• 6. 6PMS versus PMEPPerformance Measurement Strategy Performance Measurement andEvaluation PlanPolicy /DirectiveTBS Policy on Evaluation;Directive on the Evaluation FunctionCabinet Directive on StreamliningRegulationPolicy Authority Centre of Expertise for Evaluation (CEE),TBSCentre of Regulatory Expertise (CORE),TBSPurpose Ensure credible and reliable performanceinformation is available to monitor andassess results of programsEnsure that regulatory activities meetinitial policy objectives and areaccordingly renewed on an ongoing basisRequirement All programs, including transfer paymentprograms, have a PMSWhen the proposal is triaged as “high”impactEvaluationresponsibilityHeads of Evaluation responsible for"reviewing and providing advice on PMSs”Heads of Evaluation “must review thePMEP”Components • Program Profile• Logic Model• Performance Measurement StrategyFramework• Evaluation Strategy• Overview of Regulatory Proposal• Logic Model• Performance Measurement StrategyFramework• Evaluation Strategy
  • 7. • CIC is governed by two key Acts and 14 Regulations– Immigration and Refugee Protection Act– Citizenship Act• Ways in which CIC uses regulation– Change conditions (e.g., for applying, appealing)– Legal enabler (e.g., to provide authority)– Change behaviour (e.g., to deter)7CIC Regulatory Context
  • 8. • 6 PMEPs completed to-date– Visa Requirements for Mexican Nationals: changed theconditions under which individuals could enter Canada– Biometrics: provided legal authority to collect fingerprints ontemporary residents– Refugee Reform “Designated Countries of Origin”: Changedprocessing rules for individuals from typically non-refugeeproducing countries to deter them from claiming asylum inCanada• 1 PMEP was underway8CIC involvement in PMEPs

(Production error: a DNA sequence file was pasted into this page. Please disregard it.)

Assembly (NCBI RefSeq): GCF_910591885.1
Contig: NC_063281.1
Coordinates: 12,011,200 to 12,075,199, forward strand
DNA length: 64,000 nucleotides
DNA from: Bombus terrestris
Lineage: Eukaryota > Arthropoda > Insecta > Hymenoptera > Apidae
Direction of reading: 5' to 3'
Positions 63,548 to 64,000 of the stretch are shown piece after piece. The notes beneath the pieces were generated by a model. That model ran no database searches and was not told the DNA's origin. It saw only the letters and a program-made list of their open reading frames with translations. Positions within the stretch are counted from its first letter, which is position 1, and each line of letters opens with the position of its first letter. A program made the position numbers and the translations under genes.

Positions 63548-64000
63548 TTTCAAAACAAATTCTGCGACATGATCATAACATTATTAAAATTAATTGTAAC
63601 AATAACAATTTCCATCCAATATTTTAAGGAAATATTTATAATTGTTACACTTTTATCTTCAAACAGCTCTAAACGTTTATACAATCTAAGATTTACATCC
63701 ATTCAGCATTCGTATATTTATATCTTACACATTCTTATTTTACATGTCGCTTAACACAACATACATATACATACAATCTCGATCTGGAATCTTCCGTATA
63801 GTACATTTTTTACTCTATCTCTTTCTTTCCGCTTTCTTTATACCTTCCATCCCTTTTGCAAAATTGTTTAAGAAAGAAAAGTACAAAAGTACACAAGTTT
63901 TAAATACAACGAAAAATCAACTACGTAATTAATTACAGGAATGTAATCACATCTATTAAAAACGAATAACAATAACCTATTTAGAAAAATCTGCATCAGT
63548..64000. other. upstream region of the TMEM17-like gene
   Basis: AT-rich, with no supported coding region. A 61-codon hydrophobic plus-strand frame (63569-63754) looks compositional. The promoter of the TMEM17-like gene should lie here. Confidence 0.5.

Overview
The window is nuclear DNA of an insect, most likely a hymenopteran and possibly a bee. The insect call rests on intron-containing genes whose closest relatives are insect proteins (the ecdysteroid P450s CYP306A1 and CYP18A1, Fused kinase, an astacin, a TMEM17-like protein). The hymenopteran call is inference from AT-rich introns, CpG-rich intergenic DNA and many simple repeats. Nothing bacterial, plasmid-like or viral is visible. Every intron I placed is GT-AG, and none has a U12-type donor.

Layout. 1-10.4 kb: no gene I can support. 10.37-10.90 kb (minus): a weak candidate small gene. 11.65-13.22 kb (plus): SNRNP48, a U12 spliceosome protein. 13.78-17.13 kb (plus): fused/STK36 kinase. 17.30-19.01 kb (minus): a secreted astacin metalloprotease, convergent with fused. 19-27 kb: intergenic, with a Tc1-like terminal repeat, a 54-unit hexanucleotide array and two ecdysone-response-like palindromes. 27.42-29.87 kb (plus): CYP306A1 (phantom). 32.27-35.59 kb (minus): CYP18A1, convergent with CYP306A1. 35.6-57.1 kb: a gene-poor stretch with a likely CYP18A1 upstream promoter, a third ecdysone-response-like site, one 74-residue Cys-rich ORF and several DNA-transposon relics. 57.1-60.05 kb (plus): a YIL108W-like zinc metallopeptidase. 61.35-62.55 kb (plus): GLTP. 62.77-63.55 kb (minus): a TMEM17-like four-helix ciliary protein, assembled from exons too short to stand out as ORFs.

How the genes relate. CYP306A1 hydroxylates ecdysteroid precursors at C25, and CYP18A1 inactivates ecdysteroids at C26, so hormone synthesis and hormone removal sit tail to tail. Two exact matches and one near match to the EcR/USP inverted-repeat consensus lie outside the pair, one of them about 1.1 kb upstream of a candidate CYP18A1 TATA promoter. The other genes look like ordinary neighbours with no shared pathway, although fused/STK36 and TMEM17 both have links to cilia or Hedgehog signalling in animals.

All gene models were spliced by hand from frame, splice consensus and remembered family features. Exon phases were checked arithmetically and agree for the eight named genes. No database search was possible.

• 9. • Nature of CIC regulations– How do you monitor performance of a legal authority?– How do you separate the impact of the regulations from alarger program or initiative?• Duplication of effort (PMS versus PMEP)– Why the need for 2 documents? Who does the reporting?– Drains resources in program areas and with stakeholders• Policy Gap between CDSR and Evaluation Policy (2009)– CDSR points to Evaluation Policy– Evaluation Policy does not provide details for how to evaluateregulations9CIC Challenges in Meeting the CDSR
  • 10. • According to CORE, it has received just over 30 PMEPs fromseven different departments• Evaluation divisions have not always been involved in thedevelopment of the PMEP– Why has Evaluation not been involved?10Other Departmental Involvement in PMEPs
  • 11. • Cabinet Directive on Regulatory Management (2012)– Focus on the life-cycle approach to regulatory management– No mention of a PMEP requirement• Identify the intended results, ensure that monitoring and reportingactivities are effective, integrate performance measures, collectperformance information (s. 44)– TBS still required a PMEP for a high-impact regulatoryproposal• Recent decision by TBS no longer requires a PMEP for highimpact proposals– Unclear specific rationale for change in policy direction11Most Recent Policy Context
  • 12. 1. Do we need to have a specific focus on performancemeasurement and evaluation for regulations?2. If yes, how do we do this and how do we add the most value?– Measurement (PMS, PMEP, RIAS, DPR)– Evaluation (What does the evaluation focus on? How do youincorporate it into existing evaluation?)3. If no, what is the risk of not doing it?4. What kind of support /direction do we need from TBS (guidance,policy instruction, etc.)?12So Now What – As Evaluators do We Care?